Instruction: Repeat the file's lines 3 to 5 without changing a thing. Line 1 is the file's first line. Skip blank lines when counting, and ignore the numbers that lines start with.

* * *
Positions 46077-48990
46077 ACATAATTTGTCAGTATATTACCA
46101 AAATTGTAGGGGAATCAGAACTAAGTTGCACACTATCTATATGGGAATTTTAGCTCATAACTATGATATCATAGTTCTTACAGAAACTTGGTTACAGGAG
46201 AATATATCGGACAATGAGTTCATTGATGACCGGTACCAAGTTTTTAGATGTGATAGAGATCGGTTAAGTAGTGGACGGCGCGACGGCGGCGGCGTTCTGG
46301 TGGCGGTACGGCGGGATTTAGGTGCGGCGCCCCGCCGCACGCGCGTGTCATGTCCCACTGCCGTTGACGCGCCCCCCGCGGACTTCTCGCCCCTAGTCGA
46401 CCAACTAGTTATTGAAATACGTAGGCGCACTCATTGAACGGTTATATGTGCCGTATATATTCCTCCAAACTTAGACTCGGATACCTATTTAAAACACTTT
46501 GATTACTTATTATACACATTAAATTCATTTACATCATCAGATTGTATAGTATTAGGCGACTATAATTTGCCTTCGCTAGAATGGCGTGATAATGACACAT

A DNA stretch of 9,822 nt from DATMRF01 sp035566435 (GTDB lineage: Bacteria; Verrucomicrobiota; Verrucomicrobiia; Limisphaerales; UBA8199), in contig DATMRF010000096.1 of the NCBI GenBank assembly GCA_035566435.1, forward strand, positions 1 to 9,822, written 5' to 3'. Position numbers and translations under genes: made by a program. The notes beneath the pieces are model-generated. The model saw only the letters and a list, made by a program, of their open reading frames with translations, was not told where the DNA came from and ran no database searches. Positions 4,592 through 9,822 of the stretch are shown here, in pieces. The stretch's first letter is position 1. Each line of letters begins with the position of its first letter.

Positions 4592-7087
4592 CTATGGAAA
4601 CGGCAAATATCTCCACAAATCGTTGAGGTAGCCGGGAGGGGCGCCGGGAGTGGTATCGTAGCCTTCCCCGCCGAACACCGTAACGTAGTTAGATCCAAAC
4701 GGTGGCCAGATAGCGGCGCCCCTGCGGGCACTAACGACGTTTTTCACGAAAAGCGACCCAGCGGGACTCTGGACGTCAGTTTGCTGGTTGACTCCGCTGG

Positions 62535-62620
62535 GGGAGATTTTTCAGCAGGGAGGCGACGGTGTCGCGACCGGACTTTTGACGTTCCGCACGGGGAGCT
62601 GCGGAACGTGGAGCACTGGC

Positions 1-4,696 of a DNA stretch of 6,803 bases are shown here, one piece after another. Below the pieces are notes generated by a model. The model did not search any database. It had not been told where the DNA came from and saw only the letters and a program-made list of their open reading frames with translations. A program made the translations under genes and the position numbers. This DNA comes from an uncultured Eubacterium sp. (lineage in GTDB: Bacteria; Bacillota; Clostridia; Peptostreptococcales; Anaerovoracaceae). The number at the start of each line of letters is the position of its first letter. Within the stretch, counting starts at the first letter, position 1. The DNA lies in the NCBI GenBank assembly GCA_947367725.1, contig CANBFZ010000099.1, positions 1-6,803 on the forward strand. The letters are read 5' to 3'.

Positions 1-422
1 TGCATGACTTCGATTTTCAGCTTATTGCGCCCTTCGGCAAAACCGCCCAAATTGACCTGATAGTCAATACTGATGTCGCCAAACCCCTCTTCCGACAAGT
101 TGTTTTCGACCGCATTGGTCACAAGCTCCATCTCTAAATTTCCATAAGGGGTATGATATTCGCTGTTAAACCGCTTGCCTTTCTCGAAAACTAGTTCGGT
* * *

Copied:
46101 AAATTGTAGGGGAATCAGAACTAAGTTGCACACTATCTATATGGGAATTTTAGCTCATAACTATGATATCATAGTTCTTACAGAAACTTGGTTACAGGAG
46201 AATATATCGGACAATGAGTTCATTGATGACCGGTACCAAGTTTTTAGATGTGATAGAGATCGGTTAAGTAGTGGACGGCGCGACGGCGGCGGCGTTCTGG
46301 TGGCGGTACGGCGGGATTTAGGTGCGGCGCCCCGCCGCACGCGCGTGTCATGTCCCACTGCCGTTGACGCGCCCCCCGCGGACTTCTCGCCCCTAGTCGA